Saturday, April 15

Apple doesn't want your feedback. (and a rudeness rant)

Keep this in mind. Apple doesn't want - nor need - your suggestions.

Apparently a young woman decided she had some ideas to improve her Nano, and wrote Apple to make some suggestions. Apple responded "nastily" from their legal department - causing the poor girl to run and hide in her room. (the actual response letter isn't published - but if you click the links there is a video...)

Nice, eh?
(via Blogging Baby)



Speaking of rudeness...

I've often thought about this, and have actually come across situations involving this very phenomenon. And it's true. You can tell a LOT about people by the way they treat wait staff at restaurants, counter clerks at coffee shops, cleaning people in buildings, etc. Watch people sometime and make notes about how they treat people. It's very interesting. (haven't you been embarassed and suprised by a friend's behavior at a restaurant before? I know I have...)

One of my favorite NON-political blogs, WaiterRant.net, links to a USA Today article dealing with this very thing. He goes a bit farther, however, and warns us that such behavior could cost you a job.

I was a waitress for many years, so I know not to be rude to wait staff. I know what they go through - and I know that if you get the wrong waiter having a bad day and you're mean to him or her you might find something in your food you didn't ask for. (I've only seen this happen once and believe me, it's not a common occurence. But it happens.)

It shouldn't be an "act", though. These people are...people. Just because they're serving you your food, or polishing and buffing your toes, or cleaning your office? It doesn't mean that you are somehow superior to them. You should always treat them with respect and appreciate them for what they do.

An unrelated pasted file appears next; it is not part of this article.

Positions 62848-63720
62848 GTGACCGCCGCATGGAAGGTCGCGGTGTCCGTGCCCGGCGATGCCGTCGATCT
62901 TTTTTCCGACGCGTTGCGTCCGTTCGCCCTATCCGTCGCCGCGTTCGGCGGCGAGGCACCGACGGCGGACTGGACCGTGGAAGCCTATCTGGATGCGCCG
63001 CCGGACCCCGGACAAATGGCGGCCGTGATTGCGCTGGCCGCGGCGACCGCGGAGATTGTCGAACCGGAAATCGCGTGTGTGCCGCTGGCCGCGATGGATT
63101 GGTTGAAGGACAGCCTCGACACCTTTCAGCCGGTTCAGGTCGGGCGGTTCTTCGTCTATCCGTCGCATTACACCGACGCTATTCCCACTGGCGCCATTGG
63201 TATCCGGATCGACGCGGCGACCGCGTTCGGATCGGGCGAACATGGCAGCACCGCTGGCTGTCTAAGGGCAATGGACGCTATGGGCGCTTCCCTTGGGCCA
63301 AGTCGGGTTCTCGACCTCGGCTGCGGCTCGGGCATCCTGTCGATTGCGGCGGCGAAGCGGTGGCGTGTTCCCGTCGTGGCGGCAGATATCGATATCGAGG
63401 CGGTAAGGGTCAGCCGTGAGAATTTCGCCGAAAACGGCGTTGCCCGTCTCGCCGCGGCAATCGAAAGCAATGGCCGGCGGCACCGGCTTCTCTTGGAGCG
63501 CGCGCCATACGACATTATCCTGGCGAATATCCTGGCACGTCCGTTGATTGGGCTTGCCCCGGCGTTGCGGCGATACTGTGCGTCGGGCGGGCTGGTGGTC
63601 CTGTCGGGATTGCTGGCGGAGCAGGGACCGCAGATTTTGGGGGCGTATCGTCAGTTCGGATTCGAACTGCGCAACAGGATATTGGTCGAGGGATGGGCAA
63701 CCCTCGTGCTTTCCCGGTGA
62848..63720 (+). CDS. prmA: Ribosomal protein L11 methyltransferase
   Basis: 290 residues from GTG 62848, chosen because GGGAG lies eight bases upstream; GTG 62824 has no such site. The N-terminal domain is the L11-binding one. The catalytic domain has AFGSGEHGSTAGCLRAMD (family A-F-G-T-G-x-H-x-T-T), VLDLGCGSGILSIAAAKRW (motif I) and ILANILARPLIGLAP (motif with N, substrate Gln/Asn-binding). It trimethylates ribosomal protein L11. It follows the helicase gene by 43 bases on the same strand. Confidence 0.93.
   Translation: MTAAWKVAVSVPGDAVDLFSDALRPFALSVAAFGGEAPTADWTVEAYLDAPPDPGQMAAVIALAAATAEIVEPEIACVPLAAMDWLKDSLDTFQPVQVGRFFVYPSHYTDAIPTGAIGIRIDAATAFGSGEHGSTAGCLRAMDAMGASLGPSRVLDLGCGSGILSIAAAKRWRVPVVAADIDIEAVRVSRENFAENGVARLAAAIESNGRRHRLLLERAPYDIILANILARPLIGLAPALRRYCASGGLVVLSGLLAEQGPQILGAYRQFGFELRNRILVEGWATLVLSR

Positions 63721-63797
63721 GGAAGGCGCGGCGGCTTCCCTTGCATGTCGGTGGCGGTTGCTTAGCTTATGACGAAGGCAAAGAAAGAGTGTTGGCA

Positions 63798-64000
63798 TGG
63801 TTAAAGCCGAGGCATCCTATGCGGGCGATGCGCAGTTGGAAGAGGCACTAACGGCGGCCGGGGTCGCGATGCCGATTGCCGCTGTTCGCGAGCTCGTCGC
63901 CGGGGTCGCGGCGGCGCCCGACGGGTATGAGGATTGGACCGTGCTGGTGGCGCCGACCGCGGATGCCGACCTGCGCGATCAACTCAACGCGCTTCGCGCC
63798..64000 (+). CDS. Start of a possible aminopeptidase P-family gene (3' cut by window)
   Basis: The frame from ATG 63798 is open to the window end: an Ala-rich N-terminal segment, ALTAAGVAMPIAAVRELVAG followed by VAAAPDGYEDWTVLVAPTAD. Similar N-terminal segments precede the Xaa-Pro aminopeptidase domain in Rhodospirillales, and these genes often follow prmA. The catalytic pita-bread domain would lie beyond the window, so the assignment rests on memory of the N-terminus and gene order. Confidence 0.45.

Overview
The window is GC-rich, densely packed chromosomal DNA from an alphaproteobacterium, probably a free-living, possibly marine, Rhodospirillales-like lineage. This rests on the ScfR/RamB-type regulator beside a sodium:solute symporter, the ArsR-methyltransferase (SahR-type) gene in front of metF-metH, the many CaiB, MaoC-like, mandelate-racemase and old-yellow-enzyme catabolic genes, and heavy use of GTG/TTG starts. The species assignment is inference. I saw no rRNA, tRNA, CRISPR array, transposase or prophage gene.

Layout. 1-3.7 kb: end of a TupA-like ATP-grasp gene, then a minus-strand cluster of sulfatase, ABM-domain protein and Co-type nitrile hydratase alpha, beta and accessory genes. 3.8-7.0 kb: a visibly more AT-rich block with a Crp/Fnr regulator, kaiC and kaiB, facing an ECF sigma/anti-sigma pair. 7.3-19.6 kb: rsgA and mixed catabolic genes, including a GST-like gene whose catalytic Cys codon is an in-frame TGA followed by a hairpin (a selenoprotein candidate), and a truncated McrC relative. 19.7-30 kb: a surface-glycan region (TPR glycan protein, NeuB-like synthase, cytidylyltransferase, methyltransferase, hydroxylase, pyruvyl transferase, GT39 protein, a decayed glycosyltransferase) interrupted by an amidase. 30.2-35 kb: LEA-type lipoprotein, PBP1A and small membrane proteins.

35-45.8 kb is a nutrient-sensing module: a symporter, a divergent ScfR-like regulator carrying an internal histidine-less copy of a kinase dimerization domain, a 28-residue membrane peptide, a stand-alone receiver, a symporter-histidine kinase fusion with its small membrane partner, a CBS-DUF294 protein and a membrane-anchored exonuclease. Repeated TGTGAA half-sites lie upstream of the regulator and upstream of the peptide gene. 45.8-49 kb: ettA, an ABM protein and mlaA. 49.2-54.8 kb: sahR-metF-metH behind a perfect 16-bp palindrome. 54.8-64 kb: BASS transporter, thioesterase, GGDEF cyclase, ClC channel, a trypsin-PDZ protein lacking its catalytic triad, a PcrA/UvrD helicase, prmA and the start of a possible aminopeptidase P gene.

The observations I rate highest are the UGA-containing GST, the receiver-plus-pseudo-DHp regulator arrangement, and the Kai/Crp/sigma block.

I'm not claiming some kind of moral high ground here. I've just seen, first-hand, the results of a well-placed compliment (like the poor, over-worked pick-up window guy at Wendy's and his grin when I complimented him on how FAST they were that day), or a "Hi! How are you?" to the late-night cleaning staff at my building. There's an older gentleman (I just found out he's EIGHTY!!) at my building who works as a security guard that just brightens up whenever people take the time to say "hi" or engage him in a brief conversation.

It's not brain surgery...it's a matter of treating people like...people.

And what about those rude waiters? Those "I'm too busy to help you customers suck I hate my job" people? There's such a woman at Target. She works the dressing rooms. (I'm very familiar with the Target dressing rooms...) And she's mean. My mom and I decided that she wasn't a mean person, just probably used to the mean treatment by customers. So. We hung up our clothes after trying them on and handed them back to her with a smile and a "Thank you!". No response. Next time? Same thing. This time we tried to chat with her for a minute, unfazed by her grunts and unresponsiveness. By the third time we went there (okay, yeah, we have a Target Shopping Problem...) she actually remembered us and almost...ALMOST...smiled at us.

So. It works. And doesn't it make you feel good to make someone else smile?

Okay. Off my soapbox. *smile*

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